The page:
Thursday, March 7, 2013

7th March, 2013 Test Card!

Some nice things to look at while I'm away....we'll be back at Easter.

7th March, 2013 Future

Just one more working day and then I am away for three weeks and totally incommunicado. House-sitters and horse-sitters are on their marks. It's good to have something to look forward to when I get back, providing I don't get lost or killed, so I have two training events lined up for April and May. The first is our Hands on Horsemanship course at HorseWorld where not only do we have 140 horses to choose from, and therefore the widest range of experience to give people, we now have THREE fully qualified RAs to just 6 students.

For details of that course and how we can tailor make it to your wishes, contact Bronwen. Can't read the ad? PLEASE CLICK ON IT

For clients old and new on the Isle of Wight, I am coming over for the May Bank Holiday weekend, 3rd to 6th May inclusive and will be available to work on a one-to-one basis with no fuel costs. Please contact me for details AFTER 28th March. Again, if you can't read the ad, please CLICK ON IT.

Wednesday, March 6, 2013

6th March, 2013 Present

When Jessica came in her owners Mum wittily suggested that we could ride her back home when the time came. At that point I thought it was most unlikely because she was so reactive that I didn't think we would be putting a rider on all that soon. However, Jessica made good progress every time we worked with her and each time we were able to add something new at the same time as consolidating what she had learnt so far. Today Charly walked and rode her home with me walking and running beside. 


8.5 miles and 3 hours later here we are at Woodgreen Common and then home.When we first started working with Jess in late 2012 we were very worried about walking her along this lane at all.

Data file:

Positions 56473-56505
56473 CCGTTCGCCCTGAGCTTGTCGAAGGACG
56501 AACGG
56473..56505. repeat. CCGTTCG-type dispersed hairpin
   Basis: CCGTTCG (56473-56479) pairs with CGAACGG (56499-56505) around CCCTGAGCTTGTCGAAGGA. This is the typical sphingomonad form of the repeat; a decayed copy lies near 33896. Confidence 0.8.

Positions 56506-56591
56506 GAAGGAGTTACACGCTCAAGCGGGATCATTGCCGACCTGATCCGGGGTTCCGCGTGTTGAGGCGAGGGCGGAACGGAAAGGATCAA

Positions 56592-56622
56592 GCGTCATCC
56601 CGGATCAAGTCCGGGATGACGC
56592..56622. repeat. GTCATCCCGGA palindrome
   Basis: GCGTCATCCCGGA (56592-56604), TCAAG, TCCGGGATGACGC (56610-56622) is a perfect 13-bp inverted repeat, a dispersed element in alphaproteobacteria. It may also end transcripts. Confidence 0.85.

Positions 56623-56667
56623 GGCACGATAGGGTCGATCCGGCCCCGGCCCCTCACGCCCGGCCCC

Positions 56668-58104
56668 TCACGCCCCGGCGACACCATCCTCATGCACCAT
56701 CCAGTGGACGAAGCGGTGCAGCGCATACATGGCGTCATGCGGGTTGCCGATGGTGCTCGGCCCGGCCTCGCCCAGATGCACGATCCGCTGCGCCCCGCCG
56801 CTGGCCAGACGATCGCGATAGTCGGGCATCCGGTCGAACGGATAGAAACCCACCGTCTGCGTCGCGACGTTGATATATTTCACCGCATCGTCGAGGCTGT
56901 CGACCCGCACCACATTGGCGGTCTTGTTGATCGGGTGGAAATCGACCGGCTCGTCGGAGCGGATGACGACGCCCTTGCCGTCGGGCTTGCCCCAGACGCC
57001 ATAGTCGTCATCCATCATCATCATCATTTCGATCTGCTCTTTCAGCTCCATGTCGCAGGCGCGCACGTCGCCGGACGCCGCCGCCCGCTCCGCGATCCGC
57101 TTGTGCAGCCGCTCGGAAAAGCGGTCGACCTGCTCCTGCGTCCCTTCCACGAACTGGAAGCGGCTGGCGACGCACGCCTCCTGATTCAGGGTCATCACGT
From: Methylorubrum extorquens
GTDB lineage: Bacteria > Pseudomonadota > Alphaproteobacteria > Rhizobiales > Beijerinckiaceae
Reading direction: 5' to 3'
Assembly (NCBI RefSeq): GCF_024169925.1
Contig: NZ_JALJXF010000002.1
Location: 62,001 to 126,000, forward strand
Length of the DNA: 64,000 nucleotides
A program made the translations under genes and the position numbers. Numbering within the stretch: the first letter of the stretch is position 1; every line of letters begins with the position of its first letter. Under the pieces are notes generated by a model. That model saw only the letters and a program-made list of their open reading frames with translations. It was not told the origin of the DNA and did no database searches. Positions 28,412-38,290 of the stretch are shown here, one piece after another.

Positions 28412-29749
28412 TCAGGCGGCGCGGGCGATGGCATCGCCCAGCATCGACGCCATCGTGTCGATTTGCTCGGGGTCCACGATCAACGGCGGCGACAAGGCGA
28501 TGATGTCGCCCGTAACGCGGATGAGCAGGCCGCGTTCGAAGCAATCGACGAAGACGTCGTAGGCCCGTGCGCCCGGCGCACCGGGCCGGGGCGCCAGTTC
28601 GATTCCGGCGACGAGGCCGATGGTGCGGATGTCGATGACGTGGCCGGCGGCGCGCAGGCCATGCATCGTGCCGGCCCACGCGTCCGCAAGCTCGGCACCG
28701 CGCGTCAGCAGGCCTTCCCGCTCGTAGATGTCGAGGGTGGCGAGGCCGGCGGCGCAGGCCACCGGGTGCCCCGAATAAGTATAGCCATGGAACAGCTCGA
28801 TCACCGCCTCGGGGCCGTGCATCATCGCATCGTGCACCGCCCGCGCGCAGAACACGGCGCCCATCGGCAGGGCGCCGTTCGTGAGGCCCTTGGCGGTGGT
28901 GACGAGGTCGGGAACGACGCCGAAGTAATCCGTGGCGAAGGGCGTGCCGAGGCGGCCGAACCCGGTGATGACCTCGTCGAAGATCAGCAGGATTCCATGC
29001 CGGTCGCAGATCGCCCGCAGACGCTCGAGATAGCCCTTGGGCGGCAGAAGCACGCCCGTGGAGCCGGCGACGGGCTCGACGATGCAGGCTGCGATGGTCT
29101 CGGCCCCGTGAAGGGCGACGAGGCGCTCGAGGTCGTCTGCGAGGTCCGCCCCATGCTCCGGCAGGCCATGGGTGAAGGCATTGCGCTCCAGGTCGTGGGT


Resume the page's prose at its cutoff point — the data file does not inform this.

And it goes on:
6th March, 2013 Past

This week I have received news of two horses from the past. Yeshe, the pony with whom we did training to ask him to co-operate with his owner when she was in her wheelchair, and Annie, the rescue horse that was pretty semi-feral and had the misfortune to witness her own mother being shot. Yeshe is rising six and is a really sensible and sensitive pony.

"Just chucked Yeshe in cart, drove down from yard then up long hill to flags. Amazing little pony, apart from jumping at monsters in a puddle he just chilled out and got to work."DS

"You came to help my rescued horse Annie and myself in last year and I have been working on her for months as every step takes such a long time to combat. I just wanted to say thank you for everything you did as on Friday I took her head-collar off permanently for the first time which was a big trust issue on both sides. She is finally free and it is so beautiful to see her face and her old life in the distance. She is also now every day coming up to see me for her carrot whereas before I couldn’t even get in a field with her."MR

Tuesday, March 5, 2013

5th March, 2013 Hanging around on street corners

What better company for Jessica on a traffic proofing walk than my two wild girls who are absolutely bombproof about any form of traffic. What people thought to see us all hanging about on the street corner I don't know but then they decided to follow me all around the block too. They've been friends over the fence ever since Jessica came in and they're all very sweet with one another.

Monday, March 4, 2013

4th March, 2013 Sunny Spells

The word spell can mean a period of time or something magical. It only takes a little bit of sunshine to make you think that it may be Spring! A good day to choose to ask Jessica for her first canter out on the Forest. She was a little hesitant at first but by the second go she had got it and was keen to do it again.

We got the feeling we were being watched...

Another visit to Sampson this afternoon for some more trailer practice and then out for a walk. So good to get a work ethic into a young horse without over taxing him.

Friday, March 1, 2013

1st March, 2013 Bridle Ways

Yesterday when I got Jessica ready to be ridden she threw her head about while I was trying to put the bridle on. This is something she has done from the outset, whether due to instinctive behaviour or because she has had things put in her mouth that she didn't like previously. Certainly it wasn't improving by itself and I felt I could no longer ignore it. Today we had a specific session aimed at asking her to accept the bit more calmly. Once it is in, she appears to be absolutely fine with it and is fairly still in her mouth and accepting of gentle pressure from the reins.